Posts tagged travel

Puno and Lake Titicaca – Exploring the Coolest Places of Peru

While traveling in Peru when I was climbing up the Colca Canyon near Arequipa, a traveler friend from the US asked me where I wanted to go next. I had heard about Puno and Lake Titicaca from the hostel people so I blurted out, maybe Puno. She said that she had heard that there are not many things to do in Puno, and most travelers skip visiting Puno; she was going straight to Cusco.

When my friend said that most people don’t travel to Puno, I felt thrilled. Though I have been to both offbeat and touristy places on my trips, Peru is a country with some of the coolest and remotest places to see which I definitely wanted to explore. While feeling unprepared to visit Cusco and join the mass of tourists who crowd the city hoping to see Machu Picchu, I booked a bus ticket to Puno.

Puno and Lake Titicaca were two of the coolest and most cultural places in Peru. While Lake Titicaca is one of the largest and highest lakes in South America, Puno is a small city that thrives on its bank. Though both the places are situated in the high Andes at an altitude of 4000 meters, they are not short of life.

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Samaipata – A Bolivian Village You Must Experience

Samaipata is easily one of my favorite places in Bolivia. Why? Maybe this quaint village in east Bolivia showed me how to slow down. Or perhaps the Bohemian attitude of Samaipata made me think about life differently. Or maybe the German and the Dutch and the Arabs who have settled down in Samaipata taught me that home is where the heart is.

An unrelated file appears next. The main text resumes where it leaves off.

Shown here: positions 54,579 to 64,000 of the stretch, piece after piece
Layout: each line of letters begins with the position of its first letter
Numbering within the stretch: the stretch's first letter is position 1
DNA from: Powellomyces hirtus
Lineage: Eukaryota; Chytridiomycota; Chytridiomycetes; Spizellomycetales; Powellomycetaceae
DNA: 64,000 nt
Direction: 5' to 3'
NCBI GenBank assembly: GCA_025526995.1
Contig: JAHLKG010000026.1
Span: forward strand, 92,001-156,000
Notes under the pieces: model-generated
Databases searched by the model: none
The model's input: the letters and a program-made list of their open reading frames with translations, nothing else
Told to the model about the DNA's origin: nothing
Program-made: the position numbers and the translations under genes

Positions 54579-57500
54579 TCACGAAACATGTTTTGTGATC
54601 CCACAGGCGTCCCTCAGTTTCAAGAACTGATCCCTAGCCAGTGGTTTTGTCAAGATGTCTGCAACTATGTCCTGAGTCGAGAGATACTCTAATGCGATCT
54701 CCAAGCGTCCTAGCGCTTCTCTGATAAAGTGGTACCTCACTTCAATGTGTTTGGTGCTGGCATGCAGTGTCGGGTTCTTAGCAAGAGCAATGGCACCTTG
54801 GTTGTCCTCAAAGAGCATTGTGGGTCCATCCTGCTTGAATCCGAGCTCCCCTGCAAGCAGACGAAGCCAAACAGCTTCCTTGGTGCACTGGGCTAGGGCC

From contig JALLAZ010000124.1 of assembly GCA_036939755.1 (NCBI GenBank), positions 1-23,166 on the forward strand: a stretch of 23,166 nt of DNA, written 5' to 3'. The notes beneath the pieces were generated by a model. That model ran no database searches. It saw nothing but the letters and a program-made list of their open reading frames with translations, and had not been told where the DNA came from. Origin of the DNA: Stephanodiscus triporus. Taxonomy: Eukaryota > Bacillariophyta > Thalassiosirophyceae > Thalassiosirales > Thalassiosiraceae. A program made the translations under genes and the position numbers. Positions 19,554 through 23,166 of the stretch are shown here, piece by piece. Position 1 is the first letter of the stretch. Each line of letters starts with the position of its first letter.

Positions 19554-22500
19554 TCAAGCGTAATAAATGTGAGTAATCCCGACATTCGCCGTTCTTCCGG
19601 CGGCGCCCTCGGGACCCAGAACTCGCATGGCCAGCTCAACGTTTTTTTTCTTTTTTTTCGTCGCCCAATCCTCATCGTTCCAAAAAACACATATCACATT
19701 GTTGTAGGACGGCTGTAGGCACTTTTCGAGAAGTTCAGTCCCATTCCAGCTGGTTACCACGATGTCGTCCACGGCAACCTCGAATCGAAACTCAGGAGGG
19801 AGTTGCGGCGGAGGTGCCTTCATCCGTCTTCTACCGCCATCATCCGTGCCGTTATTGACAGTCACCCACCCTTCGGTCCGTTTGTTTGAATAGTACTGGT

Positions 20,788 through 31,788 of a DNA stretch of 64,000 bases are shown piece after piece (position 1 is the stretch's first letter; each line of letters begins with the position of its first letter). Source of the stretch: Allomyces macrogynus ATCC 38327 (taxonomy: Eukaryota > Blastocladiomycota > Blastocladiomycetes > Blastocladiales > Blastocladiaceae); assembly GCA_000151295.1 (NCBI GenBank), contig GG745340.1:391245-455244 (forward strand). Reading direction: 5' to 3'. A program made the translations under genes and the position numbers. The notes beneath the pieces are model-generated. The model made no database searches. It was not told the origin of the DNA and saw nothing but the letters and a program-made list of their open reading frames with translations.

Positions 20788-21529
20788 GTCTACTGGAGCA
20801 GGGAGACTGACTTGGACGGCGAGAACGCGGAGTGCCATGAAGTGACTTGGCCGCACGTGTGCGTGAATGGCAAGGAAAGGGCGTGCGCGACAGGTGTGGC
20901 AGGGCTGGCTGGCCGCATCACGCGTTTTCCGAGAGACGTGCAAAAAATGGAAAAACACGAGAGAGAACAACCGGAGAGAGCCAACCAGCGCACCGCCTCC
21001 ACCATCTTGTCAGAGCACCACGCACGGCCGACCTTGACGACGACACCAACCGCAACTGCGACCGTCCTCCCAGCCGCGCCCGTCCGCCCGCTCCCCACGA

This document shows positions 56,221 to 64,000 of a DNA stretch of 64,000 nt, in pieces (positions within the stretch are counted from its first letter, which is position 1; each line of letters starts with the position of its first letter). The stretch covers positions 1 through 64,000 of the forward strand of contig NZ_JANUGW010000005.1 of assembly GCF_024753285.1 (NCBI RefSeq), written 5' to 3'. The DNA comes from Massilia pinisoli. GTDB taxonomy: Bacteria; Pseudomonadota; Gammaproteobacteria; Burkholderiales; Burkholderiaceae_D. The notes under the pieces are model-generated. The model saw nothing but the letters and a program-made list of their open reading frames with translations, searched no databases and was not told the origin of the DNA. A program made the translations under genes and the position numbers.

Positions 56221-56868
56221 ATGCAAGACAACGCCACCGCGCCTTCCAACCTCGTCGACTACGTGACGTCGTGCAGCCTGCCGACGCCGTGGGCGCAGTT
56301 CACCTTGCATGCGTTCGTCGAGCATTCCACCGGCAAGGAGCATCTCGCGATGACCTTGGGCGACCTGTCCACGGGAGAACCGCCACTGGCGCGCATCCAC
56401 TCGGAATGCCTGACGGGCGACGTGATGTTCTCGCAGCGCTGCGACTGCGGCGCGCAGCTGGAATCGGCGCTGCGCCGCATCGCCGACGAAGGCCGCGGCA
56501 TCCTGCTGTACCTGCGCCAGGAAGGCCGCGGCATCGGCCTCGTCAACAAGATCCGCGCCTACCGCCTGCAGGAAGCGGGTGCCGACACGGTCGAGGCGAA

I cannot pinpoint on any one reason, but Samaipata, a lush town in the foothills of Andes, calmed me down. It is after all the resting place in the mountains (the meaning of Samaipata in Quechua).

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Why You Must Visit Santa Cruz –The City of the Rich in Bolivia

When I had stuffed myself with enough streetside potato empanadas, I flew from La Paz to Santa Cruz. My dream was to see the wild jaguars in the forests near Santa Cruz, amongst the many other things to do in Santa Cruz Bolivia.

Drifting off through a one-hour flight and waking up to chew upon the dry fruits that the Boliviana de Aviación attendant served, I landed at the Viru Viru international airport and hopped onto the airport shuttle to go to the central plaza. My travel friend was staying in a fancy hostel there.

As always, I had not read much about Santa Cruz. But my curiosity to talk to the local people makes up for my lethargic online research, mostly. In a casual conversation, the manager of the Santa Cruz airport shuttle told me that Bolivia was still furious about losing the Pacific coast to Chile. He added that the elite businessman and politicians of that wealthy city we were in had stopped caring as they were busy securing their bank balances.

And that is how I was introduced to Santa Cruz, a city where you would forget that you are in Bolivia, if not for the cholitas selling sinful salteñas on the roadside.

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Bolivia Visa for Indians – Getting the Visa from India and South America and the Extension Process in Bolivia

Bolivia gives a visa on arrival to most of the western countries (excluding the USA), to other South-American countries such as Chile and Peru, and India. But you can only get the Bolivia visa on arrival if you land at Santa Cruz or La Paz airports, and this visa costs USD 55. As I was crossing into Bolivia via land, I decided to get a visa before the visit, and so I went to the Bolivian consulate in Cusco. The visa application process was fast; the visa was free; I had the visa in an hour.

If you are planning to get a Bolivia visa on arrival, then please confirm by calling the Bolivian consulate in Delhi, as I have heard mixed reviews of Indians who tried getting a visa on arrival in Bolivia.

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Teach English in Chile – All About English Open Doors Volunteer Program

What does this Teach English in Chile guide contain?